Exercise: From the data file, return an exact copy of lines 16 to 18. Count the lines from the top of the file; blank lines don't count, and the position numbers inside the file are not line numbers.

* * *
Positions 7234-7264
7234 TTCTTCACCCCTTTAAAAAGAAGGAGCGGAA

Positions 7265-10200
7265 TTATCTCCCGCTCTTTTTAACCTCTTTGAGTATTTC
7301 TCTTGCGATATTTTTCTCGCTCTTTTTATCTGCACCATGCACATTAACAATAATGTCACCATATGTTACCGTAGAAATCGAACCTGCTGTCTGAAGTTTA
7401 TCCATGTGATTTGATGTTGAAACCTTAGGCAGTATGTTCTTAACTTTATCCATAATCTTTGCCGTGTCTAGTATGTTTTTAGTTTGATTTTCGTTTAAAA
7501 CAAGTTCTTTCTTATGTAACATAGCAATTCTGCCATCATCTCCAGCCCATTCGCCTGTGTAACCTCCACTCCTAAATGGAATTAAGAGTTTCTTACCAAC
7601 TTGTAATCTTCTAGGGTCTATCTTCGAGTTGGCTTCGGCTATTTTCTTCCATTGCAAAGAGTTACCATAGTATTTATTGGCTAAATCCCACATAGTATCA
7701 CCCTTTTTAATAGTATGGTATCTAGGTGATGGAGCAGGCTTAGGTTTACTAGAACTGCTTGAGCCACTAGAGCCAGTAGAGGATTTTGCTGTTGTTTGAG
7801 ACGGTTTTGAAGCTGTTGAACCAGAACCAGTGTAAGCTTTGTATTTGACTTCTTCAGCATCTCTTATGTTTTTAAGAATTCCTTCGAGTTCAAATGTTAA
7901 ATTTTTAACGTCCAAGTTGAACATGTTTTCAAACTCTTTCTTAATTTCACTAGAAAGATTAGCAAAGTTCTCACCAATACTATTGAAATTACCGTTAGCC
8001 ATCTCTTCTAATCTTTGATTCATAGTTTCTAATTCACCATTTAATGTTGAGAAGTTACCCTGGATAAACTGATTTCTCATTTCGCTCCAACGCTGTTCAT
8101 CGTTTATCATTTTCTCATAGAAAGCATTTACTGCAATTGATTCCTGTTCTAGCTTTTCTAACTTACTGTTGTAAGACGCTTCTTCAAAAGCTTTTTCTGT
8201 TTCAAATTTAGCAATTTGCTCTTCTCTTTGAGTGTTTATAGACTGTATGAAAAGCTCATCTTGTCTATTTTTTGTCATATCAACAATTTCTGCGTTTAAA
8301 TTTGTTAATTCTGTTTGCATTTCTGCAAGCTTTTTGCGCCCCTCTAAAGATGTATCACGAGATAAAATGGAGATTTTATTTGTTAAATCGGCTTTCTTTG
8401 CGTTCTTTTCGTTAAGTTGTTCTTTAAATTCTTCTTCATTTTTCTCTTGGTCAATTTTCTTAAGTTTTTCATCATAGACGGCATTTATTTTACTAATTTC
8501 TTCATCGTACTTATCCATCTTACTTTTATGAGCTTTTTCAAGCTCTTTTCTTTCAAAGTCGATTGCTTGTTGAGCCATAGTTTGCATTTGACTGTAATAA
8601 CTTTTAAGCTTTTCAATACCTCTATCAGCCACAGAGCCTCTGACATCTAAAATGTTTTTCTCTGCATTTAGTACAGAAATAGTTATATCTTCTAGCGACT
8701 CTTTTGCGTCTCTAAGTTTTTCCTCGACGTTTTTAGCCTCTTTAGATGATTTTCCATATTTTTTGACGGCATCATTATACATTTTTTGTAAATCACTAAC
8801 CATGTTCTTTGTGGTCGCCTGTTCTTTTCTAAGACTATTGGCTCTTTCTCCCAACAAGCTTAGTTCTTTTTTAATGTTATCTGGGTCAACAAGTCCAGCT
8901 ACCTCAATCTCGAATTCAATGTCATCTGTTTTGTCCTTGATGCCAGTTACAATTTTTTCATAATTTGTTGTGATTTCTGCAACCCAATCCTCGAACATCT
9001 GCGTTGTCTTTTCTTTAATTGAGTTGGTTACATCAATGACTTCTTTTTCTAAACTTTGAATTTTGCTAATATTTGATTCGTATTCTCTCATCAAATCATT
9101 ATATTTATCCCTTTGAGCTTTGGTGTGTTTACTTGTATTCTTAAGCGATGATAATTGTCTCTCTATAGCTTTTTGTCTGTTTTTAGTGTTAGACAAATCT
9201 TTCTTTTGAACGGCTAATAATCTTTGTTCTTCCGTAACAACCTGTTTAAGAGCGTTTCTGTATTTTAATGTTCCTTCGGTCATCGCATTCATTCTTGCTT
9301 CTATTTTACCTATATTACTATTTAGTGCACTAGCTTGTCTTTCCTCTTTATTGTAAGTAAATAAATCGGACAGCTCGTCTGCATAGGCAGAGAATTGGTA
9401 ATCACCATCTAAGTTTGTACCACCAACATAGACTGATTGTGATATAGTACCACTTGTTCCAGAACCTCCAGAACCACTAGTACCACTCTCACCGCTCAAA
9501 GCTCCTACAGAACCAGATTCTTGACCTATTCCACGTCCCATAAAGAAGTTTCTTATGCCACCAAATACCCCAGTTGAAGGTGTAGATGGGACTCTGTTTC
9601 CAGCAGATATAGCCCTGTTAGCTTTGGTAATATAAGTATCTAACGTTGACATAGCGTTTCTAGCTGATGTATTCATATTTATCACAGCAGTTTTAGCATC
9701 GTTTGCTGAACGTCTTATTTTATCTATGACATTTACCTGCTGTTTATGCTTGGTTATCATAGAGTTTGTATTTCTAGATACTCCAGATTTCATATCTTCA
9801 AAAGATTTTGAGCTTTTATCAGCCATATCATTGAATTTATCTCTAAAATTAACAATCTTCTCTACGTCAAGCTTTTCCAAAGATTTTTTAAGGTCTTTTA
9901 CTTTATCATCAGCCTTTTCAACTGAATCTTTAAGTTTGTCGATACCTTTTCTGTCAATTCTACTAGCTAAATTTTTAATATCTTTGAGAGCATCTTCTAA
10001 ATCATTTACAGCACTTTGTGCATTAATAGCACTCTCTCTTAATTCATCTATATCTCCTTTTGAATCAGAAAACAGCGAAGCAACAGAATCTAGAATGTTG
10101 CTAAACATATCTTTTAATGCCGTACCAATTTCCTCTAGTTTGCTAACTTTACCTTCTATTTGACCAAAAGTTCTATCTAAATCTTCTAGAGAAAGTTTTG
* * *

8401 CGTTCTTTTCGTTAAGTTGTTCTTTAAATTCTTCTTCATTTTTCTCTTGGTCAATTTTCTTAAGTTTTTCATCATAGACGGCATTTATTTTACTAATTTC
8501 TTCATCGTACTTATCCATCTTACTTTTATGAGCTTTTTCAAGCTCTTTTCTTTCAAAGTCGATTGCTTGTTGAGCCATAGTTTGCATTTGACTGTAATAA
8601 CTTTTAAGCTTTTCAATACCTCTATCAGCCACAGAGCCTCTGACATCTAAAATGTTTTTCTCTGCATTTAGTACAGAAATAGTTATATCTTCTAGCGACT